The suit lover’s guide to the smart-casual office trend
An increasing number of companies are adopting a less formal office dress code these days, with fewer businesses expecting their male employees to show up in a suit and tie. Instead, the new watchword is ‘smart-casual’. But where does that leave the suit lover? Fear not! As it turns out, this shifting style can actually work in your favour. We asked our co-founder Jake and consultant tailor Karl for their top tips on getting the look right without having to ditch your prized three-piece.
Quality Over Quantity
With daily suit wearing no longer de rigeur, men no longer need to own so many, which has led to a subtle change in fashion habits. “Men used to have five suits in their wardrobe,” says Jake. “Now, they’re spending more on just one or two made to measure suits and prioritising quality, so there’s a growing trend towards bespoke over off the peg.”
This is good news for anyone passionate about looking sharp whatever the trend – after all choosing to go bespoke means you’ll end up with a couple of suits that not only fit you to perfection, but can also be tailored to your own specific style requirements.
And even if you work in a smart-casual office environment, there will still be occasions when a suit is required, such as client meetings, so it’s worth going for the best you can afford. Think of it as an investment piece that will last many years, especially if you won’t be wearing it that often. Nothing says ‘I mean business’ like turning up for a meeting in a beautifully tailored suit. Plus, you’re all sorted for weddings and other formal occasions when they come around.
Repurposing Your Suit
You don’t need to wait for an important meeting or high days and holidays to dust off your suit, however. There are many ways to repurpose it for a smart-casual setting. Why not try mixing and matching elements of a three-piece suit with less formal pieces? “For example,” says Jake, “try pairing your bespoke waistcoat with jeans and a shirt. Or wear your suit trousers with a simple wool sweater.” More on this in a moment.
Smart-Casual Doesn’t Mean Fast Fashion
Just because your look is informal doesn’t mean you can’t be well turned out. Avoid fast fashion items that are designed to be worn a few times. These often lose their shape, and colours can quickly fade.
It’s hard to appear professional in an ill-fitting outfit, so it’s wise to invest in a few key pieces, such as a good-quality blazer or jacket, that will give your look polish. “We make a lot of casual suits, the pieces of which can be worn separately,” says Karl. “This radically expands your wardrobe options – for example the jacket might become a summer blazer with the right shirt. We also tailor a lot of casual jackets, for example, in a tweed check, that our clients pair with chinos for work.”
By rejecting today’s throw-away culture and going for something that lasts, your image will always be office appropriate - plus, you’ll be doing your bit for the planet!
Get the smart-casual look
Whether you’re adapting your suit or putting together a few key pieces from scratch, here’s Karl’s guide to nailing the smart-casual office look:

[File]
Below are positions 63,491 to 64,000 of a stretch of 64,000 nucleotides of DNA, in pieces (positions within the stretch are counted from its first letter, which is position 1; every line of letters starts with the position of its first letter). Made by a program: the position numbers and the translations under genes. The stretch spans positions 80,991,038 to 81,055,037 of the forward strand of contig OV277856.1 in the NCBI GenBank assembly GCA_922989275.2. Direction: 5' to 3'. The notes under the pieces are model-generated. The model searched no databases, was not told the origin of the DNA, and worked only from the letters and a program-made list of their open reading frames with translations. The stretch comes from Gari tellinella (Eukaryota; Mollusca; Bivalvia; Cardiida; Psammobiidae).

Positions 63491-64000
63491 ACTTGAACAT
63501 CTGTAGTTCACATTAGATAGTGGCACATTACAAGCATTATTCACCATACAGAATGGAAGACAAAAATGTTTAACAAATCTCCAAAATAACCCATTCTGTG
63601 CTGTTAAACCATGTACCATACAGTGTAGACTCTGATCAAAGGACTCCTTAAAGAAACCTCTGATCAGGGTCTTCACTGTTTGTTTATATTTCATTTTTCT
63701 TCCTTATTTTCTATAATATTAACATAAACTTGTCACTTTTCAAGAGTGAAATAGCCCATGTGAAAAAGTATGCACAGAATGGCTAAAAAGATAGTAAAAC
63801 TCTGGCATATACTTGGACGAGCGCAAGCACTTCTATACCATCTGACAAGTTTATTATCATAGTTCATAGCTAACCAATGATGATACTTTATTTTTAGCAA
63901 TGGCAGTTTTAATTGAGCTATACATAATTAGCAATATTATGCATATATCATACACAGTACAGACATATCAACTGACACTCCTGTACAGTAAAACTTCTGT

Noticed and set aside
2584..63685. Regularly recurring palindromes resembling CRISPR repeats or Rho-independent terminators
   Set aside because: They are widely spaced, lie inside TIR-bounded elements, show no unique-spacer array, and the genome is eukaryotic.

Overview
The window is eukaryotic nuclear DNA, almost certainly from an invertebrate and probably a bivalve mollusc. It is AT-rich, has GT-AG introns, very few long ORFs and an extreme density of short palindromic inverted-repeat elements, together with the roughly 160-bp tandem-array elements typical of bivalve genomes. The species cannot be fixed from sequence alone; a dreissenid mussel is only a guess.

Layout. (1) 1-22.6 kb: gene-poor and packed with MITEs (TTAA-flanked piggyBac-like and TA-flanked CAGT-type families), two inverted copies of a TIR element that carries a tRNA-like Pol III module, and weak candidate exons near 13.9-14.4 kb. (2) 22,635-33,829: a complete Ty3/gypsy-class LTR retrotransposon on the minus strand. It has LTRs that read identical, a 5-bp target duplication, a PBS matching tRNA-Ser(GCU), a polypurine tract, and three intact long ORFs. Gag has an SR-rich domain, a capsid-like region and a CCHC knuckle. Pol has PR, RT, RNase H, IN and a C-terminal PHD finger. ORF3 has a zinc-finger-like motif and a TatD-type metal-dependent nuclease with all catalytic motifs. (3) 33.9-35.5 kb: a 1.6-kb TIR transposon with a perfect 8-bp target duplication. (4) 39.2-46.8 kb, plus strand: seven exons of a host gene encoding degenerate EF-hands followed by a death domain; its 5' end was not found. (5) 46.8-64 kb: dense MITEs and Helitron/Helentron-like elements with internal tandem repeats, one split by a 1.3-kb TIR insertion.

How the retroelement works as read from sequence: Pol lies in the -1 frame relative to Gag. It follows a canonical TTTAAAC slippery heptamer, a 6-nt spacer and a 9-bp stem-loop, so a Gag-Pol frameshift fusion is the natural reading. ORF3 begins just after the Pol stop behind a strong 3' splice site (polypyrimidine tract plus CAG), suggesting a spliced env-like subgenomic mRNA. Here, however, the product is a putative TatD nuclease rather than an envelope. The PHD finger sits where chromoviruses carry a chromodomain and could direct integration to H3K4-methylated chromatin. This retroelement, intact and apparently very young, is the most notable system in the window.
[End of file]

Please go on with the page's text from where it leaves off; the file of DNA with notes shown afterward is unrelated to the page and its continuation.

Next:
Lose the Tie
The quickest way to take the formality out of your suit is to lose the tie and unbutton your shirt.
Swap the Shirt
Take it down another notch by swapping your crisp, white button-down for a patterned shirt, perhaps in a fashionable floral, and you’ve got a look that’s instantly more laid-back. Or you could go for a grandad shirt. What’s more casual than collarless?
A T-shirt can qualify as smart-casual, as long as it’s plain, good quality, well-fitting and not washed to death. If that’s taking you too far out of your comfort zone, however, why not opt for a polo shirt? The buttons and collar keep the look serious without being stuffy.
In winter, simply swap for a fitted merino wool sweater under your blazer.
Mix and Match Smart and Casual Pieces
You can pair your suit jacket or smart blazer with jeans, as long as they’re dark and not distressed. If in doubt, though, you can’t go wrong with that smart-casual staple, the chino. Darker colours always look more formal, so match a navy or charcoal jacket with beige or light brown chinos to lighten the look.
Alternatively, leave your jacket at home and pair your suit trousers with a casual shirt or a fine-knit sweater. Just keep the fit on the slim side. Baggy jumpers don’t cut it in the workplace.
Texture and Pattern
The texture of the cloth you choose can have a major influence on how smart or casual you look. A lot of formal menswear is smooth and shiny – think fine wool suits or silk dinner jackets. If you swap the wool for a matt flannel or tweed, you both literally and metaphorically change the feel of the piece. Another way to make a blazer look more casual is by introducing a pattern, such as a classic check. It has the same effect as your floral shirt; just don’t ever wear them together.
The easiest way to incorporate a smart shoe into a casual look is with colour. Black is smartest, brown is more casual, and tan more casual still. Go for a rounded toe and perhaps a chunky sole. Matt suede is also more informal than shiny leather. But avoid trainers, even the smart ones – however paired-back, this is still office attire.
So, suit lovers, follow these tips and a smart-casual dress code doesn’t have to be a code red situation. If in doubt, always lean more towards the smart than casual for work. As Jakes says: “You can never be over-dressed, but you can definitely be under-dressed.”
If you would like to find out more about having a bespoke men’s business suit made just for you, get in touch with us contact King & Allen to make an appointment and we can walk you through all the options.
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